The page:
Submitted by Geoff Peters, General Counsel, American Charities for Reasonable Fundraising Regulation
Often in this space we spend time discussing federal initiatives that might limit the abilities of charities to do their work effectively. But much of regulation is at the state level, and it doesn’t always directly involve fundraising. For example, in many states nonprofits are exempt from collecting sales taxes and also are exempt from property taxes. Yet even these can and sometimes are tied back to fundraising. Take Virginia as an example.
In Virginia a nonprofit can secure a sales tax exemption which removes the requirement of collecting or paying state and local sales or use taxes. This can reduce the costs of things purchased by the nonprofit as much as 4% to 5% in Virginia and more or less elsewhere. BUT, Virginia tax code only provides this benefit if “The entity’s annual general administrative costs, including salaries and fundraising, relative to its annual gross revenue under generally accepted accounting principles, is not greater than 40 percent.”
This type of thinking is becoming more and more common. In New York, Executive Order 38 required that no more than 15% of state granted funds be used to reimburse for administrative services. Louisiana uses the same formula. In some states, like Oregon, it depends upon your charitable purpose. And in some states real property tax exemption either doesn’t apply to all nonprofits or conservation easements are excluded. In some local areas the threat of real property taxation has forced nonprofits to make PILOT (Payments In Lieu Of Taxes) remittances.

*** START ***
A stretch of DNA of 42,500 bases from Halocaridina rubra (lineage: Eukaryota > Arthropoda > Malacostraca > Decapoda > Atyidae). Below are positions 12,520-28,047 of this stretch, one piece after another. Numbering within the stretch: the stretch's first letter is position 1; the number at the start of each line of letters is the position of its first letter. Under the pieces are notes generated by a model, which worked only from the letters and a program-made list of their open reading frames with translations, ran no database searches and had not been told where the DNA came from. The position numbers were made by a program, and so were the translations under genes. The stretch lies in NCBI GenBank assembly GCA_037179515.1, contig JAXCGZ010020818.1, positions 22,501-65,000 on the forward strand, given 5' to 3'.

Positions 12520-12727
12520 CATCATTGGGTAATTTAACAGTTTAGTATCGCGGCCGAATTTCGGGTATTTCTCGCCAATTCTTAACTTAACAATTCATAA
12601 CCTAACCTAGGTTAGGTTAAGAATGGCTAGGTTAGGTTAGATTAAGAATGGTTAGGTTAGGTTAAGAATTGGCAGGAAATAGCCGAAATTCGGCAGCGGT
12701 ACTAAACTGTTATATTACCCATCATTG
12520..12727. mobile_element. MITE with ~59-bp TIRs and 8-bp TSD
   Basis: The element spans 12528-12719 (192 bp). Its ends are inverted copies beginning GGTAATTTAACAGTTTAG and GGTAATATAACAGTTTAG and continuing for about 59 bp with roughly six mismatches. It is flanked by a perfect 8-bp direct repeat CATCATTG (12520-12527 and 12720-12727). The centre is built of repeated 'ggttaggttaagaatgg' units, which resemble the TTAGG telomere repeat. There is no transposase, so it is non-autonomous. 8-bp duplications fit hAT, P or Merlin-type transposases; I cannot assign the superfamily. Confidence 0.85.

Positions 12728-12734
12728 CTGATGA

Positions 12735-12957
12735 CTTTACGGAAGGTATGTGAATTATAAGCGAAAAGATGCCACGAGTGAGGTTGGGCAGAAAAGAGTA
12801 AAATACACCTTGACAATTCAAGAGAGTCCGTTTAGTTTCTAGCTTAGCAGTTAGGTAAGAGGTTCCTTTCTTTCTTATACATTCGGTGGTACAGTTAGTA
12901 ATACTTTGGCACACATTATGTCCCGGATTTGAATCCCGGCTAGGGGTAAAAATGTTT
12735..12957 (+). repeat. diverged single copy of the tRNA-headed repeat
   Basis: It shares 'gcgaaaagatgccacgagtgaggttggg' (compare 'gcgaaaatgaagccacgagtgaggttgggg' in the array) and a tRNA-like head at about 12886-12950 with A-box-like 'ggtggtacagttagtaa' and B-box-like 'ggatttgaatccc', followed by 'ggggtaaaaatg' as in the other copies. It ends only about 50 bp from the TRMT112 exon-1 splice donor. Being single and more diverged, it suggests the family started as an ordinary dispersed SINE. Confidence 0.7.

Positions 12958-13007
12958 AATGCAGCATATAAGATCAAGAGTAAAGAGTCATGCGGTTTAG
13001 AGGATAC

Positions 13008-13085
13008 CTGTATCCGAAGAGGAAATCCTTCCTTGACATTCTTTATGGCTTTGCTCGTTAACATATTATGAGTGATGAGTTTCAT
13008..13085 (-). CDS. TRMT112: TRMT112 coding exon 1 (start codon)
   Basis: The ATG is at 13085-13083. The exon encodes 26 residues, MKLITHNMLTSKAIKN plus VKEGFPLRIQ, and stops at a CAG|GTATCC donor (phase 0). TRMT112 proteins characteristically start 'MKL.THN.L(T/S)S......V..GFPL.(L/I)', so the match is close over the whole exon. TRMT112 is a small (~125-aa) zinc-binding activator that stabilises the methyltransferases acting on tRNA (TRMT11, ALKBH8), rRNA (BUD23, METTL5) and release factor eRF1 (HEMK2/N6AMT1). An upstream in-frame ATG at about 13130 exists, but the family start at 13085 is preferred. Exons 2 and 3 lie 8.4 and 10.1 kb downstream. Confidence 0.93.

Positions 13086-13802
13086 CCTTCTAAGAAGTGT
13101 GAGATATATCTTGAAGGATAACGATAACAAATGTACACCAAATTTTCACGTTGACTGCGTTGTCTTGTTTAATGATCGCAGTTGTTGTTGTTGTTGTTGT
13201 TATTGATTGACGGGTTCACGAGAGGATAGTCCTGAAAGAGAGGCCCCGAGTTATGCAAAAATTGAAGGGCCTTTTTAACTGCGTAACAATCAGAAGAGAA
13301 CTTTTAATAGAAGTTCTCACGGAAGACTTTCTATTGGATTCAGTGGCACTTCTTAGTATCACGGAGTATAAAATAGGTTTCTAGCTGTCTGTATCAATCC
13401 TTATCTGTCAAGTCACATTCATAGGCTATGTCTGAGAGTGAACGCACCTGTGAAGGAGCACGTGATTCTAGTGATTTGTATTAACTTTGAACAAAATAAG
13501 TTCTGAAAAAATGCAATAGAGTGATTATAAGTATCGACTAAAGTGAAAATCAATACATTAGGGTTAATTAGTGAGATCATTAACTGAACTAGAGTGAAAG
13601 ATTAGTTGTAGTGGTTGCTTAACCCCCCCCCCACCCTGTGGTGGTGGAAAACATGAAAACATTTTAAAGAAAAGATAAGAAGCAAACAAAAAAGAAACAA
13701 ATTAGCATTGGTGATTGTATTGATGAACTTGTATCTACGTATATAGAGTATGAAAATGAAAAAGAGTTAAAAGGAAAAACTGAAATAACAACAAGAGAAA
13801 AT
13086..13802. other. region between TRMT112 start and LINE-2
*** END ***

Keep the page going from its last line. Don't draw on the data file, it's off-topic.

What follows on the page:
Given the nearly unquenchable craving of government entities (federal, state and local) for revenues, it isn’t hard to see that challenges to nonprofit organizations abound in one form or another. And, often our best defense is to publicly ask the question: “Can the government deliver the services to meet public needs more efficiently and economically than we do?” Given most nonprofits’ penchant for efficiency, use of volunteers, and effective charitable fundraising they are nearly always more effective than government bureaucracies.
Thus, Virginia is but one example of an ignorant legislature which has used the percentage spent on administration and fundraising as the criteria for withholding a tax benefit to charities doing business in that state. Without citing them here, those in the industry are familiar with numerous studies which show that this thinking is not only faulty but counterproductive. And, those who attended the recent Bridge Conference had the pleasure of hearing an industry leader, Steven Nardizzi, CEO of Wounded Warrior Project lay out, point-by-point, why his organization has rejected that thinking and has raised more money for their mission as a result. To see a video of Nardizzi’s presentation at the Bridge Conference, click here.